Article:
Artist: Alexander Calder (American, 1898-1976)
Date: c. 1965
Dimensions: 25″ x 31″
Location in Library: Fourth floor
works on paper
Owner: The Brooklyn College Library Collection. © Calder Foundation, New York; Artists Rights Society (ARS), New York
Alexander Calder revolutionized sculpture by making movement one of its main components. His moving sculptures were called “mobiles”–a word coined in 1931 by the artist Marcel Duchamp. Later in his career he created giant open and transparent stationary constructions which were named “stabiles.” These works challenged the traditional notions of sculpture as a solid and static. Moreover, Calder’s inventive abstract forms and innovative use of nontraditional materials, were very influential in changing the art of sculpture. This lithograph is a study for one of Calder’s monumental stabiles. These sculptures have have become public landmarks in many cities around the world.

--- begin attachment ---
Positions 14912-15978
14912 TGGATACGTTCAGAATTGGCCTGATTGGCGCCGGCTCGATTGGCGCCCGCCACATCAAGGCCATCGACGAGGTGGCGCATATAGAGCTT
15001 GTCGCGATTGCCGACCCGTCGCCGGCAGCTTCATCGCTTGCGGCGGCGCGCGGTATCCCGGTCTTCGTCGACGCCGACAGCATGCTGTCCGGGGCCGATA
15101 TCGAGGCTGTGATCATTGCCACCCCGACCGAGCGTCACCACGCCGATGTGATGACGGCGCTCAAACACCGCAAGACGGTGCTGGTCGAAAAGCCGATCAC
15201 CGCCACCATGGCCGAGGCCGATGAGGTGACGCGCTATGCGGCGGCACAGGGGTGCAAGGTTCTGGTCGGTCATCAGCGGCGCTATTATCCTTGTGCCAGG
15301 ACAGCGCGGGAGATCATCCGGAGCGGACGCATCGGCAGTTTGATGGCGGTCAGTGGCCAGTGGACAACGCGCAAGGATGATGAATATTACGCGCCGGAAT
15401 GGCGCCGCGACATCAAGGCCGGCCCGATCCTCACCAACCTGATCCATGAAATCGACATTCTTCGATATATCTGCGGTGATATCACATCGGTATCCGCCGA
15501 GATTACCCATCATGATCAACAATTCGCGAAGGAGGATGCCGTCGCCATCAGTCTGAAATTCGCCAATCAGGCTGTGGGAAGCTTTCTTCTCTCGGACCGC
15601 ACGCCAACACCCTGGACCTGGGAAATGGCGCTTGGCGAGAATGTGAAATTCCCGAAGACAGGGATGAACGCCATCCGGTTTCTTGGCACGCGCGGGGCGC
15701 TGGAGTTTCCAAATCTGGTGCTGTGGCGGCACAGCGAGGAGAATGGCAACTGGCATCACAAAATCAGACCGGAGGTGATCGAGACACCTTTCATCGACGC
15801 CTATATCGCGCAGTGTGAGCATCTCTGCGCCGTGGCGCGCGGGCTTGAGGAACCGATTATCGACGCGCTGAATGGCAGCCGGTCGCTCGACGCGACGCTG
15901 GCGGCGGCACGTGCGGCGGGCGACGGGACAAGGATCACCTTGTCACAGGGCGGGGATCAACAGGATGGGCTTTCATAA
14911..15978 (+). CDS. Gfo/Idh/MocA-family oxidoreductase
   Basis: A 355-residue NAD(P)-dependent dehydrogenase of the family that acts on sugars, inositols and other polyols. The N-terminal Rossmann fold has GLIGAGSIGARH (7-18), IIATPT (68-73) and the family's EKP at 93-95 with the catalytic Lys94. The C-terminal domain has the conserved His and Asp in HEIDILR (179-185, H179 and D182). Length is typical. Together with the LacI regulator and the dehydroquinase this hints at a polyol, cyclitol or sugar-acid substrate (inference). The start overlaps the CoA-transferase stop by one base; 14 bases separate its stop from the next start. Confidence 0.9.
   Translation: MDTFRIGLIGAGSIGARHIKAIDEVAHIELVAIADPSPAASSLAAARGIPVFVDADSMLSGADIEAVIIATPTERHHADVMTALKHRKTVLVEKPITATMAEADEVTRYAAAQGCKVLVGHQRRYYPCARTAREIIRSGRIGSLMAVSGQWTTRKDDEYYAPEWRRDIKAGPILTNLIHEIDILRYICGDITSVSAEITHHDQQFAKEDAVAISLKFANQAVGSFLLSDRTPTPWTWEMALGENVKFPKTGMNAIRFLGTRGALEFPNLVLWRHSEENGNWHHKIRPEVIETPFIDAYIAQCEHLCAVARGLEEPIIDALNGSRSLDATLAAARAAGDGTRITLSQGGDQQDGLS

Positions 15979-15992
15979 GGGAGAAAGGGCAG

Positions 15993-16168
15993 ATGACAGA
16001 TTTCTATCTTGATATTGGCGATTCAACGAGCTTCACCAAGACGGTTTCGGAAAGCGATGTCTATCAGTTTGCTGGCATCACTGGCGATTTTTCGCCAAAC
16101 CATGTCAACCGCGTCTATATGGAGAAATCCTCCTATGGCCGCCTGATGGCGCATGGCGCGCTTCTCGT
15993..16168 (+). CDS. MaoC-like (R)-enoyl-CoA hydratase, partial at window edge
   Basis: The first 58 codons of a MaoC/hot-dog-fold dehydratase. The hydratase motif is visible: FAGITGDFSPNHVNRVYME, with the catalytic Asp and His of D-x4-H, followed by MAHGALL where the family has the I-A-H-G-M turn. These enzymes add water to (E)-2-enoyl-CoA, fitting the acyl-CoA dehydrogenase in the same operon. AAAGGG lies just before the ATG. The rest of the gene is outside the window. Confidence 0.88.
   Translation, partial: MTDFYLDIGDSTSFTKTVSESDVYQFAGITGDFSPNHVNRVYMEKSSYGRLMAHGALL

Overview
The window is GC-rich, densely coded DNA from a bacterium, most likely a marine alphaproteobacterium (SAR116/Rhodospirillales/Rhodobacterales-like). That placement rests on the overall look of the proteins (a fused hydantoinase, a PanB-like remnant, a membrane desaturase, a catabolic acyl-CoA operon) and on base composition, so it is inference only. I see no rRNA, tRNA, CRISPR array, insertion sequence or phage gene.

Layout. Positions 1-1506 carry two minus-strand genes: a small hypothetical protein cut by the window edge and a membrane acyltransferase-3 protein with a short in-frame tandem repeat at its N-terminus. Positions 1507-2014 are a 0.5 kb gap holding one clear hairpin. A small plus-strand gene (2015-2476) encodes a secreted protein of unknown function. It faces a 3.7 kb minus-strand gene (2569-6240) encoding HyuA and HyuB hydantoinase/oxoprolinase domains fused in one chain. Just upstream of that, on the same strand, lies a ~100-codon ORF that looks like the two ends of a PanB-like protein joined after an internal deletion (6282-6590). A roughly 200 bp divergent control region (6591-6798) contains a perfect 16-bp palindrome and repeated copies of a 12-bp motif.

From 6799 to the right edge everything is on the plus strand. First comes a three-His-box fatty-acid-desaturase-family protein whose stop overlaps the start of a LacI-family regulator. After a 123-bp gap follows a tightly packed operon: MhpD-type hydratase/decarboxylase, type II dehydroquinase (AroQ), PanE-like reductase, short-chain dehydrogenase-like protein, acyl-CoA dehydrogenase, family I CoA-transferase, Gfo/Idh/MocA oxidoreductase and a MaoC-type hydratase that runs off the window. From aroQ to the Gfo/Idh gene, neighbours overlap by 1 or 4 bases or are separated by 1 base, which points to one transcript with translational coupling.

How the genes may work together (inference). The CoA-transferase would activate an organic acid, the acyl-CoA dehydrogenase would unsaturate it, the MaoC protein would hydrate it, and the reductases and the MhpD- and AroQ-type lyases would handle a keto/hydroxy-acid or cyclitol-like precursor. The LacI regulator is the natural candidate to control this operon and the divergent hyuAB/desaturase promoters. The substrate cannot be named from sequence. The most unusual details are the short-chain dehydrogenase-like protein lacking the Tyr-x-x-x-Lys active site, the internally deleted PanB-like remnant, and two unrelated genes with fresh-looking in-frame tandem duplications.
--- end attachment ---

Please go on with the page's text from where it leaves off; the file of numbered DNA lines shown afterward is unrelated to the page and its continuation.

– Alexander Calder at Guggenheim Museum
– Alexander Calder at National Gallery of Art
– Prather, Maria. Alexander Calder, 1898-1976, 1998.
Call Number: Folio N6537 .C33 A4 1998
– Marchesseau, Daniel. The Intimate World of Alexander Calder, 1989.
Call Number: Folio N6537 .C33 M3613 1989